Bruny Island is a special place. A premier Island destination in Tasmania. A place to really relax, rejuvenate and enjoy the beautifully peaceful surrounds.
Bruny Island is approximately 100 kilometres in length and lies off the Tasmanian coast south of Hobart. It consists of two islands. The islands are joined by The Neck, an isthmus of land and an important habitat for Bruny’s native wildlife, including a penguin rookery and surf beach.
North Bruny Island is drier and more suited to livestock farming whereas South Bruny Island is more mountainous and has rainforests and areas of heathland, which form most of South Bruny National Park.
The whole island is breathtaking. From wild seascapes, deserted beaches, sweeping surf, rainforests, native wildlife to tall forests and farmlands, Bruny Island is a very diverse and scenically beautiful place.
There are many beach and coastal walks, excellent fishing and rare birdlife and wild flowers to see. There are white wallabies, black cockatoos, seals, dolphins, parrots, sea eagles and more to see on Bruny Island.
Bruny Island has a permanent population of approximately 800 people.
Bruny Island is home to some beautiful local produce and premium quality wines. The produce ranges from fudge, chocolate, truffles and berries to cheese, fresh oysters and more.
In 1773 Tobias Furneaux, who was exploring the coastline with Captain James Cook anchored his vessel named the Adventure off the Islands coast. Four years later on the 26 January 1777, Cook sailed the Revolution and Discovery into Adventure Bay and stayed for two days. His contact with the Aboriginals who lived on the island was amicable.
In 1778 Captain Bligh anchored the Bounty in Adventure Bay and planted some seeds. It is claimed that Bligh was responsible for Tasmanias apple industry. He returned in 1792.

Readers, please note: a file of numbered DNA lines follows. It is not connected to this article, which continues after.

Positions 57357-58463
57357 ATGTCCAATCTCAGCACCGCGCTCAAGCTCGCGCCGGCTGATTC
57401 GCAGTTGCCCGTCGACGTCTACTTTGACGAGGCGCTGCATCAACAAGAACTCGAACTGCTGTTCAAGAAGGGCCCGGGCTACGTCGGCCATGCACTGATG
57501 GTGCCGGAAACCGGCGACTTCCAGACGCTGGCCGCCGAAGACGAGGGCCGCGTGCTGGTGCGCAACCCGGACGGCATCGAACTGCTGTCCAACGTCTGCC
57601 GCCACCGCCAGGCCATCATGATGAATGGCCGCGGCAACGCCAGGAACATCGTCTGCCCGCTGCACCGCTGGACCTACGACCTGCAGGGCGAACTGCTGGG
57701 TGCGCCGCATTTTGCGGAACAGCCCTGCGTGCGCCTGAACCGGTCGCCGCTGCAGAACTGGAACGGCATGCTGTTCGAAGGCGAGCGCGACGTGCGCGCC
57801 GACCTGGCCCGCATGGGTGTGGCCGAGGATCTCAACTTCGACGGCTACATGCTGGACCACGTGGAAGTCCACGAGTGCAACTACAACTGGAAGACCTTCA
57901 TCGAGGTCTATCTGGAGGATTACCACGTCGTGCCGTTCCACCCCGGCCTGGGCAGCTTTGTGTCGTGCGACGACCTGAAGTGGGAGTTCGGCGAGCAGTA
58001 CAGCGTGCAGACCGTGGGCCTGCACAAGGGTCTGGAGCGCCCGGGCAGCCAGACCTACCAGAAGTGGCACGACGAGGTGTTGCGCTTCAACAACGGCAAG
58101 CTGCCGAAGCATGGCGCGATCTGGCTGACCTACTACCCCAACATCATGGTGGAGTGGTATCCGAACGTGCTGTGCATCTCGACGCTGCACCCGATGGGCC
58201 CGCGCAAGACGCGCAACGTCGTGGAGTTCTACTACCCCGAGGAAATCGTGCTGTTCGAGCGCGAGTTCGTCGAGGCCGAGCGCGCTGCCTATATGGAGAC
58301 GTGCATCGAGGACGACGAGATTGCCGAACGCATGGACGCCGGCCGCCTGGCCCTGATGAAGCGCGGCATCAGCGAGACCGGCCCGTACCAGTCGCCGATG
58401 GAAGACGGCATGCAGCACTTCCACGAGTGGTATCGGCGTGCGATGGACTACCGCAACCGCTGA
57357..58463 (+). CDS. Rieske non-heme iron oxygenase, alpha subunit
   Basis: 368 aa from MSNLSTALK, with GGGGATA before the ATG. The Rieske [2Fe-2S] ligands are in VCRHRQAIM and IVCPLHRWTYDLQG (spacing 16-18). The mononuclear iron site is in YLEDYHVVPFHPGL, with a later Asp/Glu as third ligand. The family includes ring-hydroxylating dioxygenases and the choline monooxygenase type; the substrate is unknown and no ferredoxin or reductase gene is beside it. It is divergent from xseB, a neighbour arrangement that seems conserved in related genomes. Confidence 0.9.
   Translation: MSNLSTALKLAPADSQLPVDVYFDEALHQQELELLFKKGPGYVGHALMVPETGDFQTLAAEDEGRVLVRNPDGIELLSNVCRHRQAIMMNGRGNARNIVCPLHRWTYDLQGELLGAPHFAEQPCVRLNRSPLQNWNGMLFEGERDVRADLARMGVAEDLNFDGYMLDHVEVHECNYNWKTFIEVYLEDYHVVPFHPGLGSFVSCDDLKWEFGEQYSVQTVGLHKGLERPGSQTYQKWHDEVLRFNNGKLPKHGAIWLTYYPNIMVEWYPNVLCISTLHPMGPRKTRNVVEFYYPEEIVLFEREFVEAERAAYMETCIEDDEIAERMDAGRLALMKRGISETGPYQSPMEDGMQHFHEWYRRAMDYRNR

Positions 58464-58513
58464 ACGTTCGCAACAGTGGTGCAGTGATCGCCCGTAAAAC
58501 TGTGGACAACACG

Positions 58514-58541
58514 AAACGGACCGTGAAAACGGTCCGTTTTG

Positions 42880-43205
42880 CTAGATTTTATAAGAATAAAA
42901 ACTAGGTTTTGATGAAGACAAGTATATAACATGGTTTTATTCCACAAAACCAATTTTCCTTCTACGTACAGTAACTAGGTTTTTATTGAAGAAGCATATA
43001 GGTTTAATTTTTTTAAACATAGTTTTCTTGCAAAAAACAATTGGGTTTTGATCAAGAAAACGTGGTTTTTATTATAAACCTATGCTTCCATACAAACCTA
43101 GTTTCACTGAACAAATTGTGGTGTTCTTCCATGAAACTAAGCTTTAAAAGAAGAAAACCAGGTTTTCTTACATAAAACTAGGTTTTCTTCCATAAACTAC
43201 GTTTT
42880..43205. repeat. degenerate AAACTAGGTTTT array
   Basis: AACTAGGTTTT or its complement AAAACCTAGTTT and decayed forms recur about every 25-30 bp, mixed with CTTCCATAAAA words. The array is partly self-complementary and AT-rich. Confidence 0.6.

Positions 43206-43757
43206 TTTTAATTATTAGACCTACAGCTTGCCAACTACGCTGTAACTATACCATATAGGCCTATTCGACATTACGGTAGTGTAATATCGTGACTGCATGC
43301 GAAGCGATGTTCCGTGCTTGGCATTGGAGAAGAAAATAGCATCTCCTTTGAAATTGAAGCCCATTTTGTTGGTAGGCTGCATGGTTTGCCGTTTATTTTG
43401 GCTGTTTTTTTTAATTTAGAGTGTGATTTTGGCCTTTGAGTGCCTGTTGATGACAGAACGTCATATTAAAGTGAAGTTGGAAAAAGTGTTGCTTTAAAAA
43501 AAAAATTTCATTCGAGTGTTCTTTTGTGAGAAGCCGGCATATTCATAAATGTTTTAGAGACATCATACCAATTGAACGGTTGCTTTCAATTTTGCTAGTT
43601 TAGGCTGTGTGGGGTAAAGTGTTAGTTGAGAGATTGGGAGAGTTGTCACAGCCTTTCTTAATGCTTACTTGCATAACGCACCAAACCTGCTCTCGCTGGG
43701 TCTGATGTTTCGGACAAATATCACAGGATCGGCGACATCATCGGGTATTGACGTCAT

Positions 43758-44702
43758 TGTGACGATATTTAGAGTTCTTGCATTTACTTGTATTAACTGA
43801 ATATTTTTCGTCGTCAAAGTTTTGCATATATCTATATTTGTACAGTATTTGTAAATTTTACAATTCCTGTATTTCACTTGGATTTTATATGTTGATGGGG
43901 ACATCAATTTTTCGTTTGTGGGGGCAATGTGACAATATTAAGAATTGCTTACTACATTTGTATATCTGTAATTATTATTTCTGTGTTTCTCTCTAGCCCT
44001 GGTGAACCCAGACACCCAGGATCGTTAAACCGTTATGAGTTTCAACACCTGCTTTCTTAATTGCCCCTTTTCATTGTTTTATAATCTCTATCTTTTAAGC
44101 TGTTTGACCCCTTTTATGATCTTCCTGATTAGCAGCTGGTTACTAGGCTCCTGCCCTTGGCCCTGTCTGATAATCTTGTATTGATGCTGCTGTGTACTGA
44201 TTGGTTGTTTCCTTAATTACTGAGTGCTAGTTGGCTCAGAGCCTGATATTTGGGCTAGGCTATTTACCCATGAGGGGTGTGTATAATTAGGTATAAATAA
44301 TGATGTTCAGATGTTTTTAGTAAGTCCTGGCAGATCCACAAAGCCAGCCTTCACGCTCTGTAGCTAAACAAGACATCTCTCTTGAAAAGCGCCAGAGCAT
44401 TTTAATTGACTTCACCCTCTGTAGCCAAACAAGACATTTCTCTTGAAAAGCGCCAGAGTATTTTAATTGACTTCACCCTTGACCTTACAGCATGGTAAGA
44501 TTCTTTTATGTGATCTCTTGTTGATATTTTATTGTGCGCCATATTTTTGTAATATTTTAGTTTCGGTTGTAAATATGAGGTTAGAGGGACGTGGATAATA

Bruny Island and the waterway between the Island and mainland Tasmania, however, is named for the French Explorer, Bruni D’Entrecasteaux, who first explored the area in 1792.
Separated from Tasmania by the D’Entrecastaux Channel, Bruny Island can really make a genuine claim to be a get away from it all paradise that so many other places protest to be. The area is famous for its natural beauty, breathtaking wilderness landscapes and coastline. The island is home to the South Bruny National Park and has a diverse wildlife that many visitors are fascinated by. Unlike many other tourist destinations that have been spoilt by over development, Bruny Island has resisted the rush for exploitation of its charms. Nevertheless, luxury accommodation is available and, just because you are in a paradise environment, you won’t have to feel in the least as though you are slumming it.
With a stunning beachside position, Sunset Bay Escape, is the perfect example of a heavenly retreat that retains more than a hint or two of opulent luxury. What is more, the accommodation is only an hour and a half’s drive from Hobart – including the 15 minute ferry crossing which departs from Kettering. Sunset Bay itself, which lies close to the famous Bruny Island Lighthouse, is aptly named and offers up regular natural light shows at sun down.
Given that Bruny Island is one of those spots where nature has been largely allowed to get on with it, you might expect some interesting animal and plant life. The island is home to fairy penguins, white wallabies and fur seals. Both the body and the top of the head of the fairy penguin are a striking indigo blue colour and they remain ever popular with locals and tourists alike. Another bird of note is the forty-spotted pardalote which is one of the rarest birds in the whole of Australia and for which the island remains one of the last strongholds. Much of the islands plant life is made up of eucalyptus tree woodland and the hard leaved sclerophyll.
It is true to say that tourism to Bruny Island has grown in recent years. Although its natural beauty makes this understandable, can the island really make good on its promise of a luxury paradise? Remember that by far the majority of visitors to the island are day trippers and that only a few stay overnight. Sunset Bay is outside the scope of many visitors who head back for the ferry after a few hours. So, you really can expect to get away from it all.
With such natural beauty it is unsurprising that Tasmania as a whole and Bruny Island in particular are popular with overseas visitors. We’ve put together a helpful resource of some of the places you can see when you visit.
For an island that lies off an island that lies off an island, you may be surprised to find there are plenty of things to do. From fine cuisine, adventure activities, lighthouses, and art galleries. Bruny Island truly is is the perfect escape. Have a read of some of the things you can do when you stay.